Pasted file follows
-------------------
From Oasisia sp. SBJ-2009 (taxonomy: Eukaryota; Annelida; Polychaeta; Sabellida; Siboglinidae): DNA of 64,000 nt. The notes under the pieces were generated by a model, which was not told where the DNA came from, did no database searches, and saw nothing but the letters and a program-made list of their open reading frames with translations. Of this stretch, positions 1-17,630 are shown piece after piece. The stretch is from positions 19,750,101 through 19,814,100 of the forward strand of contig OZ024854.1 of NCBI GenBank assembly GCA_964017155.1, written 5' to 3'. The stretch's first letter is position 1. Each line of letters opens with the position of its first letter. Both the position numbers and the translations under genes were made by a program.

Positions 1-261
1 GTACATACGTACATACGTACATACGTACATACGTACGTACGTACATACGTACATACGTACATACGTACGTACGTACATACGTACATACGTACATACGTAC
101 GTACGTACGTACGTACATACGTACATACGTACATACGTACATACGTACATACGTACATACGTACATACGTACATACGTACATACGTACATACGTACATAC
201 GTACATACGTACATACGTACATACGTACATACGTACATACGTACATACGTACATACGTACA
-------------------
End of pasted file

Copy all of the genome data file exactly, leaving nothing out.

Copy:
From Oasisia sp. SBJ-2009 (taxonomy: Eukaryota; Annelida; Polychaeta; Sabellida; Siboglinidae): DNA of 64,000 nt. The notes under the pieces were generated by a model, which was not told where the DNA came from, did no database searches, and saw nothing but the letters and a program-made list of their open reading frames with translations. Of this stretch, positions 1-17,630 are shown piece after piece. The stretch is from positions 19,750,101 through 19,814,100 of the forward strand of contig OZ024854.1 of NCBI GenBank assembly GCA_964017155.1, written 5' to 3'. The stretch's first letter is position 1. Each line of letters opens with the position of its first letter. Both the position numbers and the translations under genes were made by a program.

Positions 1-261
1 GTACATACGTACATACGTACATACGTACATACGTACGTACGTACATACGTACATACGTACATACGTACGTACGTACATACGTACATACGTACATACGTAC
101 GTACGTACGTACGTACATACGTACATACGTACATACGTACATACGTACATACGTACATACGTACATACGTACATACGTACATACGTACATACGTACATAC
201 GTACATACGTACATACGTACATACGTACATACGTACATACGTACATACGTACATACGTACA